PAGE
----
They work by propagating a state estimate forward in time and using a linearization of the propagation function to propagate the error covariance. They further use the propagated estimate to predict the observation, and they use a linearization of the observation function to determine the error covariance associated with the measurement. The covariance matrices are used to determine how to weigh between the propagated state and the state indicated by the measurement.
Unscented filters also assume that the propagation and observation functions are reasonably well modeled, but they do not require that their errors are zero-mean. Further, they do not require Jacobians. Instead of linearizing, they propagate the covariance by propagating several points “near” to the estimate (called sigma points) and forming the predicted observation of each of these. These collections of points ultimately represent the covariance information of the unscented transform. Just like with linear and extended filters, the new covariance information is used to weigh between the mean of the propagated states and the state indicated by the measurement.
Unscented Kalman filters are usually a small amount slower than their linear and extended counterparts (perhaps requiring 150% of the runtime), though they are on the same order (\(O(n^3)\)). Their primary advantages are that they tend to be slightly more accurate and are much easier to set up, since one need not analytically determine the Jacobians for the problem. Notably, they do not assume that the propagated prior estimate will be the mean of the propagated uncertainty, and so they avoid the divergence problems that may be seen with extended filters.
Particle filters are far more broad than either of the other filter architectures, making very few assumptions. However, they are also very slow. Where an unscented Kalman filter might require 21 sigma points, a particle filter might require 1000-10,000 particles.
A particle filter does not assume that uncertainty is Gaussian or even unimodal. It can work on problems with virtually any error characteristics. It does so by representing a large number of different potential states, particles. When a new measurement comes in, each state is propagated forward to the current time and each is then used to predict the measurement. These predictions are compared with what was actually observed. Those closer to the measurement are given more likelihood. Over time, a new set of particles are drawn such that new particles are more likely to be near particles from the previous set that had high likelihood. This continues, resulting in a clustering of particles that are the most likely points. If all goes well, the particles will cluster tightly in only one area. The estimate from a particle filter is not usually a mean of all of the particles. Instead, the most likely single particle is often used.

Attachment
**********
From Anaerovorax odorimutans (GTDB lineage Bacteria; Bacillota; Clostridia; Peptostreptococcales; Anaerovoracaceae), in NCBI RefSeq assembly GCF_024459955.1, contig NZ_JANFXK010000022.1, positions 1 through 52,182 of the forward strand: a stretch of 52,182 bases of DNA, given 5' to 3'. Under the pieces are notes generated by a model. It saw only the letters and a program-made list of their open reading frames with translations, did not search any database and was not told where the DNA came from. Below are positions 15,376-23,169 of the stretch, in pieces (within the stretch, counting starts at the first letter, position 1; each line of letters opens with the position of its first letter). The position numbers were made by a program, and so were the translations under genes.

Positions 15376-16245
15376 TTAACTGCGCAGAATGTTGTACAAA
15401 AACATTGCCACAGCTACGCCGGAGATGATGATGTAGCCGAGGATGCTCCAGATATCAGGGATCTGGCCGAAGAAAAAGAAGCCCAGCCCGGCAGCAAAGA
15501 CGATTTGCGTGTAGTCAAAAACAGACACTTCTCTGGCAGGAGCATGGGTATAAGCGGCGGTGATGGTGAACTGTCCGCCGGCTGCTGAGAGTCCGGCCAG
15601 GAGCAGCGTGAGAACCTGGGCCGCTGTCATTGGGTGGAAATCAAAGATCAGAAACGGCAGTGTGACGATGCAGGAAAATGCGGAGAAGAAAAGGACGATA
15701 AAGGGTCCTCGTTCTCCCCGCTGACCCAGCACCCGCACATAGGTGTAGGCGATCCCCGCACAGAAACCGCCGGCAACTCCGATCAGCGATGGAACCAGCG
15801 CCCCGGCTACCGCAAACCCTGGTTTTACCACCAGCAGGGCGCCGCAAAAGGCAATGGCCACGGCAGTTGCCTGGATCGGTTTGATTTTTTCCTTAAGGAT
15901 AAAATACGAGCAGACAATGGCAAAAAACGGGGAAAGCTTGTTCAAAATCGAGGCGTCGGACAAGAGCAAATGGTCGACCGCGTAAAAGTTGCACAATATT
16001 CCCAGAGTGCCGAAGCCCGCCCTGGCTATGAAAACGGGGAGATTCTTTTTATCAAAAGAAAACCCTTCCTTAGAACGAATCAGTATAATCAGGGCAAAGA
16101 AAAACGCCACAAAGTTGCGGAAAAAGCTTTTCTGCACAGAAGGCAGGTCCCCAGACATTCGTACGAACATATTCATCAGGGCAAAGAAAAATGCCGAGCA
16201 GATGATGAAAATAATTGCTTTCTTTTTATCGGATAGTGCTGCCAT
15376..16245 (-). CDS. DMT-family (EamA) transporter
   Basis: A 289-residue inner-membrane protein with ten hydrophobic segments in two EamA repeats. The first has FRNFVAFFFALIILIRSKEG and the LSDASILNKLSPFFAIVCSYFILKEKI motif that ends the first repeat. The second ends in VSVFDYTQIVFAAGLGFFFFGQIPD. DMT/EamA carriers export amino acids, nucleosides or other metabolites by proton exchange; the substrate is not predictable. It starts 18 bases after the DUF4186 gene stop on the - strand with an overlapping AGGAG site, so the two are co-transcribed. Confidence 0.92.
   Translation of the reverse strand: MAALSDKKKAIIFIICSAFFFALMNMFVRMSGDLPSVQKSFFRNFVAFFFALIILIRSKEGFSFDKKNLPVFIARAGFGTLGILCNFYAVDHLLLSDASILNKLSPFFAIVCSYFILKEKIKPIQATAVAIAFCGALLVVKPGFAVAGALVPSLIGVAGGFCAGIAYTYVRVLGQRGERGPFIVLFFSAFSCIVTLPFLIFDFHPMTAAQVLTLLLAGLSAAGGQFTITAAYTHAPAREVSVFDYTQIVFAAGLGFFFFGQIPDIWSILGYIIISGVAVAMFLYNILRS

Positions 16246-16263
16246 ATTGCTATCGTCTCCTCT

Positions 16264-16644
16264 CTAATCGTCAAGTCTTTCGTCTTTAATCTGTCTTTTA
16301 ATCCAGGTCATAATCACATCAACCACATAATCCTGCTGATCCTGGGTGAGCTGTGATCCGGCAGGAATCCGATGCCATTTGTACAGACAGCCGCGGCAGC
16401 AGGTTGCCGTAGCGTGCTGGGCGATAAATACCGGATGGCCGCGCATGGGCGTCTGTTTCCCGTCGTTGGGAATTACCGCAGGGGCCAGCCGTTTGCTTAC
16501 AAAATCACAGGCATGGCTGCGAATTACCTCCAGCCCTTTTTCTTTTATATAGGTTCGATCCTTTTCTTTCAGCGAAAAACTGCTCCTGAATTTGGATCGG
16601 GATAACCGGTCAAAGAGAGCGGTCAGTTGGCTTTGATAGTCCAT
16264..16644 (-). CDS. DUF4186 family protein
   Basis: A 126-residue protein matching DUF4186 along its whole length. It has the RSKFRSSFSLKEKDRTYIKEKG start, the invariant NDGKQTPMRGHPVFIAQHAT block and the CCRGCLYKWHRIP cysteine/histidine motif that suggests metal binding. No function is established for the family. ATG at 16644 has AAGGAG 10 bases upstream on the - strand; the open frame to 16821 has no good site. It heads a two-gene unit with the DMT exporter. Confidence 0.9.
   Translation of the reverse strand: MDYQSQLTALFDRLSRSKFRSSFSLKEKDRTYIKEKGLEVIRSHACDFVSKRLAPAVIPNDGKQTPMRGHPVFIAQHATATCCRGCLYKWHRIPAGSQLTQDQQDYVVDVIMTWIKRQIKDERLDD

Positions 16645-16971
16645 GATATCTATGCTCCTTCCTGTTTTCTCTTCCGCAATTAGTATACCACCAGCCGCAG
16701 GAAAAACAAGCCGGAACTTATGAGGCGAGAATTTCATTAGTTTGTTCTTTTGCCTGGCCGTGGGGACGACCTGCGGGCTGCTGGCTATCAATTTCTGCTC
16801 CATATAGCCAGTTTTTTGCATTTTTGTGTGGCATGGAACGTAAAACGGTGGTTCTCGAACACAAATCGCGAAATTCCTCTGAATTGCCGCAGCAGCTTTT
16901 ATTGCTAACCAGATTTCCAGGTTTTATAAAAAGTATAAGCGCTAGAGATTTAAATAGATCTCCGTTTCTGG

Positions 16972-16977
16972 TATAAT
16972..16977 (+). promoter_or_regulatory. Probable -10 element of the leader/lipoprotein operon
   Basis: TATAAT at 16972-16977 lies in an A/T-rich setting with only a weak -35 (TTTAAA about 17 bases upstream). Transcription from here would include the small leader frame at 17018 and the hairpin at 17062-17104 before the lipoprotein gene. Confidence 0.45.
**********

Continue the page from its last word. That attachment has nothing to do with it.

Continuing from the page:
Obviously, running all of these particles takes a long time. The benefit is that a particle filter can work in virtually any problem with a decent model. For this reason, the particle filter architecture in the engine has not been tailored for runtime in the same way as the other filter architectures; rather, it was tailored to be very general and readable. Simply: particle filters are not often used where runtime is a major concern (at least, not as much so as for the other filters).
Interestingly, because particle filters represent the estimates with discrete points, the error in the discrete points can be larger than the error of a very well-tailored unscented filter. There are many ways one might combine techniques.
For those familiar with optimization theory, a particle filter is a type of genetic algorithm, where fitness at each generation is the individual's nearness to the measurement, and where reproduction is asexual with mutation.
Use this button to convert between linear and extended, unscented, and particle filter architectures. Since functionality between these architectures is not always 1:1, any ambiguity or change in interfaces will be presented before the conversion takes place.
Any option in the new filter that cannot be determined from the old filter will be left at its default.
You can always switch back to your old filter architecture by re-selecting the appropriate type from the Filter Type drop-down.